In the particular embodiment shown in the foregoing figures, a circus theme is employed. This is a suitable theme for the overall experience. Circuses are associated with pageantry, clowns, and fun. Here, the theme chosen includes a circus tent, a circus wagon, and a cast of animal characters that might be typically found in a circus, such as a zebra, an elephant, or a giraffe. However, it will be appreciated by one of skill in the art that a particular theme like a circus may be varied to a different theme so long as the theme chosen could be expected to have pleasant association for a customer especially a young customer. The critical part of the experience is not so much the particular theme chosen, but rather that the customer be involved in important stages of the construction of the stuffed animal. This include that the customer be given the opportunity to choose a particular personality for the animal, which is incorporated it the animal's construction. The customer is involved in the animal's construction and watches it happen while, to some extent, controlling the actual stuffing process through the devices shown in FIG. 3B. The customer is given an imaginary opportunity to bring the stuffed toy to life in the “wake-me-up place” (400). Finally the customer is given the opportunity of grooming the stuffed toy in a way that particularly employs the themes and reinforces the overall experience. The overall themed experience, be it a circus or some other theme, provides a unique experience to a customer in which the customer participates and feels a part of the process. This gives added value to the stuffed toy, which is an important business goal.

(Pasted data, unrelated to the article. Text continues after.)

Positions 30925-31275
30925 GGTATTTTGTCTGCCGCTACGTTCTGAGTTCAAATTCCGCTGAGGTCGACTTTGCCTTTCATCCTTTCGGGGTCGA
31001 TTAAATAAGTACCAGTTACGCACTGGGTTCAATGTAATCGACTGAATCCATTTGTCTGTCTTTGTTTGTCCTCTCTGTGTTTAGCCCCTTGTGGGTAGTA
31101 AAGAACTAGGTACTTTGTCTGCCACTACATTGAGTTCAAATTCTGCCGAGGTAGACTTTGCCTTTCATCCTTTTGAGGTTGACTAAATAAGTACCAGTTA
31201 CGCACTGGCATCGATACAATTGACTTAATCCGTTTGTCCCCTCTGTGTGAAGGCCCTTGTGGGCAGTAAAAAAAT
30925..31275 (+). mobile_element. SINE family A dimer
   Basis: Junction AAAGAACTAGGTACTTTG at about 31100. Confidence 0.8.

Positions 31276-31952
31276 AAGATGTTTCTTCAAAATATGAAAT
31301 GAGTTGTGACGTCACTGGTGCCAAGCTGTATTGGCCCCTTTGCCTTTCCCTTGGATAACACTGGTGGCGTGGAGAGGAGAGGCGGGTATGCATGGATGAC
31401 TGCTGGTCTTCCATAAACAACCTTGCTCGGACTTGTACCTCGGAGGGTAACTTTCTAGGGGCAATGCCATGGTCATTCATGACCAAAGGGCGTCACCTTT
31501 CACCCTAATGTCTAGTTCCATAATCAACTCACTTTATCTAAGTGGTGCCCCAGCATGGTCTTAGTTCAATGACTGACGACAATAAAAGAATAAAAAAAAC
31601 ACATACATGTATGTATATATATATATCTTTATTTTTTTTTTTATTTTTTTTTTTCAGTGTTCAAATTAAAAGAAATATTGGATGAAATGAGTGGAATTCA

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|International Classification||A63H9/00, A63H3/02|
|Cooperative Classification||A63H3/02, A63H9/00|
|Mar 2, 2009||REMI||Maintenance fee reminder mailed|
|Aug 23, 2009||LAPS||Lapse for failure to pay maintenance fees|
|Oct 13, 2009||FP||Expired due to failure to pay maintenance fee|
Effective date: 20090823